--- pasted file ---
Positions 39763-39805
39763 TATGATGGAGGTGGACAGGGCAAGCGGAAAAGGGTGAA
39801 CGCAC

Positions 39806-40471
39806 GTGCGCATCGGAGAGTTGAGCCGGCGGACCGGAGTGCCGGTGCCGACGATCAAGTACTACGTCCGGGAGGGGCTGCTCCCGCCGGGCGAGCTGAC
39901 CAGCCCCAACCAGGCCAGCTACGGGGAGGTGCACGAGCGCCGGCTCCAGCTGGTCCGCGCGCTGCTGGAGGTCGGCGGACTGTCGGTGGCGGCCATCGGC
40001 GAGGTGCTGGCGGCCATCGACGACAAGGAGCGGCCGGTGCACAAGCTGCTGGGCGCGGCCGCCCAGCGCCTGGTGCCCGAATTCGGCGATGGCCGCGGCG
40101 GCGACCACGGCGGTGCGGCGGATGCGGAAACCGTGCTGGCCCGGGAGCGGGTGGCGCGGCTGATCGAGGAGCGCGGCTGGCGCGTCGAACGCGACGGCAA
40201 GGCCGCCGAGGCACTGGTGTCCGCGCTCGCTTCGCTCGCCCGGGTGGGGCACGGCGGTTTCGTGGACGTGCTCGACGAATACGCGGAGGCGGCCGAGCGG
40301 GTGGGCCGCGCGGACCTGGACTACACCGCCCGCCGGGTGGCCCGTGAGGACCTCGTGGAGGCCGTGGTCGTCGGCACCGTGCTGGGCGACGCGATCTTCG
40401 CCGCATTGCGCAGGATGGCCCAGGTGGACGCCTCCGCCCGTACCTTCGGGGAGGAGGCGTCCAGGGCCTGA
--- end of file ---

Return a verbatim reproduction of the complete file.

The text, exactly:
Positions 39763-39805
39763 TATGATGGAGGTGGACAGGGCAAGCGGAAAAGGGTGAA
39801 CGCAC

Positions 39806-40471
39806 GTGCGCATCGGAGAGTTGAGCCGGCGGACCGGAGTGCCGGTGCCGACGATCAAGTACTACGTCCGGGAGGGGCTGCTCCCGCCGGGCGAGCTGAC
39901 CAGCCCCAACCAGGCCAGCTACGGGGAGGTGCACGAGCGCCGGCTCCAGCTGGTCCGCGCGCTGCTGGAGGTCGGCGGACTGTCGGTGGCGGCCATCGGC
40001 GAGGTGCTGGCGGCCATCGACGACAAGGAGCGGCCGGTGCACAAGCTGCTGGGCGCGGCCGCCCAGCGCCTGGTGCCCGAATTCGGCGATGGCCGCGGCG
40101 GCGACCACGGCGGTGCGGCGGATGCGGAAACCGTGCTGGCCCGGGAGCGGGTGGCGCGGCTGATCGAGGAGCGCGGCTGGCGCGTCGAACGCGACGGCAA
40201 GGCCGCCGAGGCACTGGTGTCCGCGCTCGCTTCGCTCGCCCGGGTGGGGCACGGCGGTTTCGTGGACGTGCTCGACGAATACGCGGAGGCGGCCGAGCGG
40301 GTGGGCCGCGCGGACCTGGACTACACCGCCCGCCGGGTGGCCCGTGAGGACCTCGTGGAGGCCGTGGTCGTCGGCACCGTGCTGGGCGACGCGATCTTCG
40401 CCGCATTGCGCAGGATGGCCCAGGTGGACGCCTCCGCCCGTACCTTCGGGGAGGAGGCGTCCAGGGCCTGA